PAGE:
A lot or a little?
The parents' guide to what's in this music.
What parents need to know
Parents need to know that the themes here will be easily identified by most teens: love, breakups, loss, and puzzlement over life in general. There's some minor profanity ("s--t"), and a little bit of innuendo on a few songs.
What's the story?
After a brief fling with shiny dance pop on her previous CD, Jewel gets back to what she knows on GOODBYE ALICE IN WONDERLAND. She's still an introspective songwriter with an acoustic guitar, who thinks before she sings. She seems more than happy to get back to weaving well-baked poetry to get out emotions about desperate love, her past life, and valuing people while you have them. Highlights include the pop ballad "Again and Again," the country-flavored "Stephenville, TX," and the folky "Long Slow Slide."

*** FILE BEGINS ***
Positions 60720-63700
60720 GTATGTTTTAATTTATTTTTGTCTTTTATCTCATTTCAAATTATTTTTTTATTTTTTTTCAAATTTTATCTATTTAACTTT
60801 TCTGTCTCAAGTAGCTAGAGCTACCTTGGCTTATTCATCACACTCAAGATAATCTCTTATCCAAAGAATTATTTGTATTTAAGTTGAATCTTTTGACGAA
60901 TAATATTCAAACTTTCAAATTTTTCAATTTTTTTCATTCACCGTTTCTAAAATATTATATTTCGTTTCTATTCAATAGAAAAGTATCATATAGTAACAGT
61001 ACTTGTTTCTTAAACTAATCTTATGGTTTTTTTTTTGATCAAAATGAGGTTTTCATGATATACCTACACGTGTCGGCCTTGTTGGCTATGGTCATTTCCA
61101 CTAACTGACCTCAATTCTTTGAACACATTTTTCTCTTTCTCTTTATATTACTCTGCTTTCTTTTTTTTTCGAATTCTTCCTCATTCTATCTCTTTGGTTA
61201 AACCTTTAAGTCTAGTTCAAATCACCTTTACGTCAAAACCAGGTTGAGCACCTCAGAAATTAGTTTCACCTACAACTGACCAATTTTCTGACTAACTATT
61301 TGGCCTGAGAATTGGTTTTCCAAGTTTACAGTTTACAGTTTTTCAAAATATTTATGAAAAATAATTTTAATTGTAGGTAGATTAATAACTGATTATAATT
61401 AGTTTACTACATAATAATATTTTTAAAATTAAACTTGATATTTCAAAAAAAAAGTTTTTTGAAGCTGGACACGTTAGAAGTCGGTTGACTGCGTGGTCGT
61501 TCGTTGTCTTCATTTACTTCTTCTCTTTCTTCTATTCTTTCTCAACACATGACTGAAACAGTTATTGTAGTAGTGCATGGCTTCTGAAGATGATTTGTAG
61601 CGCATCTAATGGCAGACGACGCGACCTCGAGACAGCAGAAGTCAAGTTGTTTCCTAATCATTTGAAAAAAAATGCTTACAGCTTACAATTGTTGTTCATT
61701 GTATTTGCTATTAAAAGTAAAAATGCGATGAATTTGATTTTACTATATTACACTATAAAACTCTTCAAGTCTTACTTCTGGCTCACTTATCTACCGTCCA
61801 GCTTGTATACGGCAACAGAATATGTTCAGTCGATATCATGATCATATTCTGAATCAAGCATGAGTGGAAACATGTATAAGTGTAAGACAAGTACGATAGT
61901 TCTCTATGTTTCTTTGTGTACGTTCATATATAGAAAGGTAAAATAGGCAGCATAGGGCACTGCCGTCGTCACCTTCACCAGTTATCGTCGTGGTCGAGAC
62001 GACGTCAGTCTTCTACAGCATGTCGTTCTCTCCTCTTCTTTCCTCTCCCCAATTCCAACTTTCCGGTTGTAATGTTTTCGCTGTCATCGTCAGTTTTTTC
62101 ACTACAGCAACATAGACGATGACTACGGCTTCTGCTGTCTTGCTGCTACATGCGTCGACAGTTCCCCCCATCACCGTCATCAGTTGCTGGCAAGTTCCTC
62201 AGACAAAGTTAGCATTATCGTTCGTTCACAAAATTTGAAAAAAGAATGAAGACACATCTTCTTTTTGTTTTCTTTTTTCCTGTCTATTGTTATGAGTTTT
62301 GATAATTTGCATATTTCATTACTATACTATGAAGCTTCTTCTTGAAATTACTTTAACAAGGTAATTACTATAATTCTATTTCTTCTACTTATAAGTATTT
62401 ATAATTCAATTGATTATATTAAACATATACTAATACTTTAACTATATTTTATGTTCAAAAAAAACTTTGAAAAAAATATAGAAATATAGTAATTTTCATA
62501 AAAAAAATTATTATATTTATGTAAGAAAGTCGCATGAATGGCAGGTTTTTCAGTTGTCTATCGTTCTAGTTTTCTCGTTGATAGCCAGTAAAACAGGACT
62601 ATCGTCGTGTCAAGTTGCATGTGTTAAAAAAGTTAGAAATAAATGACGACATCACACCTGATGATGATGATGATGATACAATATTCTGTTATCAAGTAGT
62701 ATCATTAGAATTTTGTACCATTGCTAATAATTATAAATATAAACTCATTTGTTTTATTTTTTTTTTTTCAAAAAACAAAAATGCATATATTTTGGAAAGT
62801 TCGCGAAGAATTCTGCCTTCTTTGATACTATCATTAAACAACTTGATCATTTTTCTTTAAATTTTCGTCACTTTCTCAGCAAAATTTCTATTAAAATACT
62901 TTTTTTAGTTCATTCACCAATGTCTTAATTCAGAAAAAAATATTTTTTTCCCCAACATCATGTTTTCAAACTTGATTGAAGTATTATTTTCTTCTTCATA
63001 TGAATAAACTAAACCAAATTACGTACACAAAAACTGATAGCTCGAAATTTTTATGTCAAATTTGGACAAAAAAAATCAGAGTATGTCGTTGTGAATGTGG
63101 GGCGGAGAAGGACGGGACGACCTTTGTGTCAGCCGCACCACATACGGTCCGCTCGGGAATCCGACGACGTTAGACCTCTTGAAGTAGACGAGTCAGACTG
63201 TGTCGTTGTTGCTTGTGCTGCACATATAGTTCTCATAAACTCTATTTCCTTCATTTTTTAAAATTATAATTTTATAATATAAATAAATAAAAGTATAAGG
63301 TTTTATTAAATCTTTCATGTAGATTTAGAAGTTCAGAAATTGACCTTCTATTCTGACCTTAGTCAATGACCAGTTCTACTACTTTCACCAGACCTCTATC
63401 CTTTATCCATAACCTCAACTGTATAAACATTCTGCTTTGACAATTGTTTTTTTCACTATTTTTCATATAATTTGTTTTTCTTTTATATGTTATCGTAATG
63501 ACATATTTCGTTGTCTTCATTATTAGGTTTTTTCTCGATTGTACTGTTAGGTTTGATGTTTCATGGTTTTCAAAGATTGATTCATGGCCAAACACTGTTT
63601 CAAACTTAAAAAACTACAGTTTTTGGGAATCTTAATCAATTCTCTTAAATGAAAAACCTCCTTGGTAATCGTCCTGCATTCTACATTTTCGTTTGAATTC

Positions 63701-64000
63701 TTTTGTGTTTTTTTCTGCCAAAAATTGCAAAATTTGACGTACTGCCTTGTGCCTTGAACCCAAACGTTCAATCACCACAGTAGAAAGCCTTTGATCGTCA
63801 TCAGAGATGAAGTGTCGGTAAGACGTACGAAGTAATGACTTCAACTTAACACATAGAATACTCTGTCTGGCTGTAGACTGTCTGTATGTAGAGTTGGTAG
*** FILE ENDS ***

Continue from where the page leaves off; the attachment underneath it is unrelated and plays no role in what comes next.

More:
Is it any good?
This CD lets us know that Jewel is still a hopeless romantic who can't stop examining everything around her, and it works well. Content-wise, there's not much to worry about other than a reference to going back to bed in "Words Get in the Way," and a quick line in "1000 Miles Away" that leaves little interpretive wiggle room: "I miss your hands on my skin." Bottom line: Teens could do a lot worse. Who knows, maybe this CD will inspire some kids to set their own poetry to music?